United States Attorney Stern said that the federal indictment against ELIO grew out of the same joint investigation which, in August, 1993, led to the filing of civil enforcement actions and administrative proceedings against two affiliates of Aetna Life by the United States Attorney, the Massachusetts Attorney General, the Massachusetts Secretary of State and the United States Securities and Exchange Commission. As part of those civil enforcement actions and administrative proceedings, the Aetna Life affiliates paid an additional $5.2 million in fines and restitution, bringing the total amount paid as fines and restitution by Aetna Life and its affiliates to $14.7 million, or twice the amount of the gross revenues that they took in on these transactions. As part of the settlement of those civil enforcement actions, the Aetna Life affiliates agreed to cooperate with the ongoing grand jury investigation. ELIO was indicted by the grand jury in November, 1993.

In announcing the plea to the federal mail fraud charges, Stern said: "The boards of these contributory retirement systems were not experts in managing large funds and understandably reposed special trust and reliance in ELIO. ELIO purported to be an expert and to be acting in their interest. ELIO violated their trust by hiding from the local retirement systems his personal financial interest in these investments and receiving substantial kickbacks. This office will prosecute people in such positions who unlawfully conceal such conflict of interests from their clients."

On the federal charges, ELIO faces a maximum penalty of 5 years in prison and a $250,000 fine on each of the two mail fraud counts, but under the plea agreement, he may withdraw his plea of guilty if the Court rejects the 15-month sentence set forth therein. Judge Woodlock deferred his acceptance of the plea agreement until he had had an opportunity to review the pre-sentence report to be prepared in connection with sentencing. The Judge scheduled sentencing for Feb. 14, 1995.

Scott Harshbarger announced that ELIO signed a plea agreement with his office in which ELIO agreed to plead guilty to a pending state conflict of interest charge arising out of payments made by ELIO to State Senator Henri S. Rauschenbach. The state plea agreement provides that ELIO will plead guilty in state court to the state conflict of interest charge one week after he is sentenced on the federal charges. Under the state plea agreement, the Massachusetts Attorney General's Office will recommend a suspended two-year sentence. Harshbarger noted that his office would have recommended a period of incarceration on the state charges, but for the facts that ELIO would be serving 15 months on the federal charges and that his office was cooperating with the federal authorities in resolving all outstanding criminal charges against ELIO. Harshbarger said, "ELIO's plea to the state charge verifies the factual basis of the state allegations in this matter. These resolutions are a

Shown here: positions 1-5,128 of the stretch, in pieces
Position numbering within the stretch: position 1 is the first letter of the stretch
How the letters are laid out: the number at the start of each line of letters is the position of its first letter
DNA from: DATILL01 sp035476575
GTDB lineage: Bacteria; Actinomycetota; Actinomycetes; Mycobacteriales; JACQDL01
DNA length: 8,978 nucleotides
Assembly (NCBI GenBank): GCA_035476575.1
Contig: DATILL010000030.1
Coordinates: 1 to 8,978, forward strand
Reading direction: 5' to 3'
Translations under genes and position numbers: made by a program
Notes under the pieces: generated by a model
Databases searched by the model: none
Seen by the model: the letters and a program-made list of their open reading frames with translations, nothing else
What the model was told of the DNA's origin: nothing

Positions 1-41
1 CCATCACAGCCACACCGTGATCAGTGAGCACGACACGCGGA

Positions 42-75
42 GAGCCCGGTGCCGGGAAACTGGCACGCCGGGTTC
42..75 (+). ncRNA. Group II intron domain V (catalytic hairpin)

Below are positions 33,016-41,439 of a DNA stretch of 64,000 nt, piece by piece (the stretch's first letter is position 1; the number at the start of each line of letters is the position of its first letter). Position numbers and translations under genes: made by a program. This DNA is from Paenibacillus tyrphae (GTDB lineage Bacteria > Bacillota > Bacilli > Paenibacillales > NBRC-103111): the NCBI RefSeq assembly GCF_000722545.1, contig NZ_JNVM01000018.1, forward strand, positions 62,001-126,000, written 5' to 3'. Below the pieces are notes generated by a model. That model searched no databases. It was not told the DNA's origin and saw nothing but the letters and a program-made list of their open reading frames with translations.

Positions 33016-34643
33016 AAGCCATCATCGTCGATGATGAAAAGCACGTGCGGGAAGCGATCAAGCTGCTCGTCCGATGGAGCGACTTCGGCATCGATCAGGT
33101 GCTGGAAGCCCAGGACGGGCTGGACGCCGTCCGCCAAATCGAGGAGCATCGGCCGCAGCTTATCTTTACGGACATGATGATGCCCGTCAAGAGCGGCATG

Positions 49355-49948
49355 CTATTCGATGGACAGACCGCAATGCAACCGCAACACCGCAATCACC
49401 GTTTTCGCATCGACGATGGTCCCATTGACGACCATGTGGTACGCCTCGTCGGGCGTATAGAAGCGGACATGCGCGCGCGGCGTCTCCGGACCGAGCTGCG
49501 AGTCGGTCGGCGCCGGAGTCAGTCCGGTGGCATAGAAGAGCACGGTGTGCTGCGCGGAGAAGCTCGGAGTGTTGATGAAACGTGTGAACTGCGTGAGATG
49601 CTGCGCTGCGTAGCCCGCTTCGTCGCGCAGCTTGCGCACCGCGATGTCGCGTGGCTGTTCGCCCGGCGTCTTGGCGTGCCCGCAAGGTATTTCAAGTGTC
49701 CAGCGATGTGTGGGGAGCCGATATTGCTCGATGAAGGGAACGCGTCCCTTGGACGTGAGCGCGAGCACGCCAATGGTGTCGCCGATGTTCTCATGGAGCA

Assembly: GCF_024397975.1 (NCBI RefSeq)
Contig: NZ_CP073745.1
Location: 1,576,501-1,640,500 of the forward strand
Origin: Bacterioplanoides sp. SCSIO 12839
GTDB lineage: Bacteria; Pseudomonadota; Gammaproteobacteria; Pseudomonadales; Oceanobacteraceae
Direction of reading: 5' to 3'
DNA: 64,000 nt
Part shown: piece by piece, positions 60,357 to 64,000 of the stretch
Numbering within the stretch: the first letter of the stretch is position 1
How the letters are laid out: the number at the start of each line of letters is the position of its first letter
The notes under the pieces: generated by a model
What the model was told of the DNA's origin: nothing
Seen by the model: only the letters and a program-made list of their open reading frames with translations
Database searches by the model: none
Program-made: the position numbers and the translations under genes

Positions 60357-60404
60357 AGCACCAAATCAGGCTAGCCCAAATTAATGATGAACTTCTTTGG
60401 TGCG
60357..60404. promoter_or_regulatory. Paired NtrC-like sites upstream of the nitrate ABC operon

good example of federal-state cooperation producing a significant penalty for violation of the public trust."

The federal case was investigated by special agents of the Federal Bureau of Investigation and the Internal Revenue Service. It was prosecuted by Alexandra Leake and S. Theodore Merritt, both members of the Public Corruption and Special Prosecutions Unit in Stern's office.

The state case was investigated by Massachusetts State Police officers assigned to Harshbarger's office. It was prosecuted by Assistant Attorney General David J. Burns, Chief of the Special Investigations Unit in Harshbarger's office.

CONTACT: Internal Revenue Service

Peggy Riley, 617/565-1638
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Date:Dec 13, 1994